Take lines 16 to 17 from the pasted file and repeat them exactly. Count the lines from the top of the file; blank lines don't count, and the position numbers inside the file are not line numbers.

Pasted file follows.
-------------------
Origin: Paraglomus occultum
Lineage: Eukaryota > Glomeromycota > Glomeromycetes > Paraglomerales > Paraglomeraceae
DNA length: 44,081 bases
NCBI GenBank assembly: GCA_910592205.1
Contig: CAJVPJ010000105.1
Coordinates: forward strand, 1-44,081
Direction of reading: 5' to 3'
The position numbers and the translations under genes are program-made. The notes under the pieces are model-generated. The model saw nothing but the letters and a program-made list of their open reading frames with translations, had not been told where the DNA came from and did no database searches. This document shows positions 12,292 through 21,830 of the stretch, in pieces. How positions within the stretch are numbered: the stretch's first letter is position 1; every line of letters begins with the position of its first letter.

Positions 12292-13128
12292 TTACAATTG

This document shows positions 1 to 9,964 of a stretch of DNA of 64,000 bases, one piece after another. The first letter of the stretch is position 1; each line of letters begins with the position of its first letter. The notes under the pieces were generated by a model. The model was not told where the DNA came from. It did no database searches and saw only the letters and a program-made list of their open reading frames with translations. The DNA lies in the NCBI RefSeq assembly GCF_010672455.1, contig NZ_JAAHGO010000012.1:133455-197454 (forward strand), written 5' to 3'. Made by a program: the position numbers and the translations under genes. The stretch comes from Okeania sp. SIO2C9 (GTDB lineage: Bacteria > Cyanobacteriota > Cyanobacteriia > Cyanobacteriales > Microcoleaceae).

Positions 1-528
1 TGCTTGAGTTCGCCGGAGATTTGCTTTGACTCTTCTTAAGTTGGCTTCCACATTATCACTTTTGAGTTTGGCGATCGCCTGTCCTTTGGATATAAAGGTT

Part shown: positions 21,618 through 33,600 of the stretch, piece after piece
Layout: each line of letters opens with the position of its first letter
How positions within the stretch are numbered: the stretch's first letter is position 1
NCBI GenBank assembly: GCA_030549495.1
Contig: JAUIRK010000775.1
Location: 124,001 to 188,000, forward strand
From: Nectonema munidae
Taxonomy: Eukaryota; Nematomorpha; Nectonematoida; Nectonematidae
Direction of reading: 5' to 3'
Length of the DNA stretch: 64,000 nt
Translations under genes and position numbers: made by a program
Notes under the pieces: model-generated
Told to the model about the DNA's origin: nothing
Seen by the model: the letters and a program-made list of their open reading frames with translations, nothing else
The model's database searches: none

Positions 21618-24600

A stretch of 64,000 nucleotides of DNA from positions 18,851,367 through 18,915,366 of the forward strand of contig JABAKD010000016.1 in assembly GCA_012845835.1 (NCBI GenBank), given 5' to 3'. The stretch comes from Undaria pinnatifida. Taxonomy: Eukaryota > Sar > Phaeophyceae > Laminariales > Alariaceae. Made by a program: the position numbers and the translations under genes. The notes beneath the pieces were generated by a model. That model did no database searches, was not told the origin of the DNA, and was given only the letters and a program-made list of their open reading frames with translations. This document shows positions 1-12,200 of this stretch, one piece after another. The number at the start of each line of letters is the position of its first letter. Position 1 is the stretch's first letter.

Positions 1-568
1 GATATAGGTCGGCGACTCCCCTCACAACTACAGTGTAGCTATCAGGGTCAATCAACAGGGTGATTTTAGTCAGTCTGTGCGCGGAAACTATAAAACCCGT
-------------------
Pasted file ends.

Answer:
How positions within the stretch are numbered: the stretch's first letter is position 1
NCBI GenBank assembly: GCA_030549495.1